Indigenous Resilience, a Pandemic and a Water Crisis

As we move into November, recognized as National Native American Heritage Month, we celebrate the important contributions and resilience of the state’s first people and recognize critical challenges still confronting Indigenous communities.  

Native American values build strong communities and support a more resilient future for all Oregonians. Respect for family and elders, shared responsibility to care for the land and community and a recognition that today’s actions affect future generations — these values guide significant contributions from Oregon’s Indigenous population 

Oregon is home to more than 100,000 Indigenous people — tribal members, members of tribes without federal recognition and those who self-identify as American Indian or Alaskan Native, both in rural and urban localities. 

Educating oneself on the unpleasant history of how Native Americans were treated — a story rooted in colonialism, strengthens collective understanding of the government's attempt at tribal erasure and Native tenacity and resilience. Native Americans cultures and languages were suppressed, and their communities forced to relocate. Tribal communities continue to endure the pain of broken treaties, one-sided, inaccurate histories taught in schools and large and small injustices of all stripes. With this awareness, we can celebrate their endurance. 

Today Native Americans are rejuvenating language and culture, advancing laws and justice, and contributing to every aspect of society. Their diverse contributions to the arts, land stewardship, economic development, crisis response, philanthropy and so much more help make Oregon what it is today.   

OCF has been fortunate to learn from and partner with inspiring Native individuals and communities in our work around the state. These Indigenous leaders are helping to change the narrative around tribal communities, one that has long omitted Native voices.  

Native artists like recent MacArthur Genius Grant recipient Larissa FastHorse and Field Artist Fellows Ka’ila Farrell-Smith and Joe Whittle push the boundaries of creative expression. 

Native contributions to philanthropy abound. Educator, leader and philanthropist Carma Mornarich is executive director of the Cow Creek Umpqua Indian Foundation and a board member for the Lilja Family Fund of Oregon Community Foundation. Charles Hudson is a long-term advocate and OCF donor. Tana Atchley serves on the scholarship committee that selects for the OCF Native American-focused Howard Vollum Scholarship, Verl and Dorothy Miller Native American Vocational Scholarship and Ann C. Thornton Memorial Scholarship. 

Today Oregon’s Indigenous communities exist as a testament to resilience as they face enormous challenges.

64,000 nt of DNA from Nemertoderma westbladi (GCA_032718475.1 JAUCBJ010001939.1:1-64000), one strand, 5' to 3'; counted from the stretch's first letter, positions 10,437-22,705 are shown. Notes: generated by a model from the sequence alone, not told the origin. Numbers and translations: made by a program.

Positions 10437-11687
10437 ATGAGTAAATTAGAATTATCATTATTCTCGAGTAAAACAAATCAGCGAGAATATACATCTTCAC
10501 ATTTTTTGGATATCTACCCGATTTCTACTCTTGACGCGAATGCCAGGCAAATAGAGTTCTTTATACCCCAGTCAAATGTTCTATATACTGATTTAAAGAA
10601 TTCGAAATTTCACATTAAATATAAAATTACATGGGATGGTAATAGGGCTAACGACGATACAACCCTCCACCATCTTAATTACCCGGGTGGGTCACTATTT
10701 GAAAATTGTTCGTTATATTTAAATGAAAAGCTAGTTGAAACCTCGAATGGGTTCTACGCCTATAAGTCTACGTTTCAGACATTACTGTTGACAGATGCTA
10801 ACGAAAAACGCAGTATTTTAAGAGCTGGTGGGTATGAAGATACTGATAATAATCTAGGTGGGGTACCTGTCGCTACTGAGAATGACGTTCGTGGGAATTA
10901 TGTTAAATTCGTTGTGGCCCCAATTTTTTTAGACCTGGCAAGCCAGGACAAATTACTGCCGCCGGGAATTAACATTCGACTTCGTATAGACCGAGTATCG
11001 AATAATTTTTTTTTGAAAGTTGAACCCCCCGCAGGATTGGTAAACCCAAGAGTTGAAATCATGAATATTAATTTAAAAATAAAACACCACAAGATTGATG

Compared with white residents before the pandemic, Native Americans in Oregon experienced higher unemployment, nearly twice the level of poverty, had shorter life expectancy, and received less health care.   

According to an August 2020 report from the US Centers for Disease Control and Prevention, COVID-19 cases among American Indians and Alaska Natives was 3.5 times the rate of infection of white people. Inter-generational households are common, making social distancing more difficult.  

Community Response to Dual Crises at Warm Springs 

Failing pipes and unsafe drinking water have affected Warm Springs for years, forcing residents to boil or haul in water. Now the water crisis overlaps with COVID-19, making hygiene more difficult and straining Native-owned small businesses.  

The Warm Springs community is coming together in a variety of ways to both provide support and to fill the gaps in aid from both federal and state sources. The urgency of the situation is driving a series of collaborative relief efforts across communities as well. 

With help from an OCF Oregon Small Business Stabilization grant, Warm Springs Community Action Team (WSCAT) is distributing $250 to $3,000 grants to small businesses affected by COVID-19 to help pay employees, rent, utilities, and other short-term business operating costs. To date, they supported 20 local businesses and hope to assist 8-10 more. 

Ad-hoc crisis relief efforts aim to fill immediate daily water needs. Several mutual aid efforts including the McKenzie River Gathering (MRG) Foundation’s Chúush Fund and Don’t Shoot Portland are helping meet day to day needs by fundraising and distributing bottled water. In 2019 OCF donors joined efforts to quickly fund emergency water system fixes.  

Federal and state funding efforts to date have resolved some acute water system failures, but not to the needed system-wide scale. The State of Oregon contributed $3.5 million for repairs, and federal funds arrived as well. It’s not been nearly enough to make full repairs and upgrades for a sustainable water supply. An estimated $200 million is needed.  

Oregon needs Native Americans’ expertise, values, historical knowledge and creative resilience to help us all thrive. To learn more about supporting Warm Springs water system rebuilding, COVID-19 relief or otherwise supporting Tribal populations, contact your OCF donor relations officer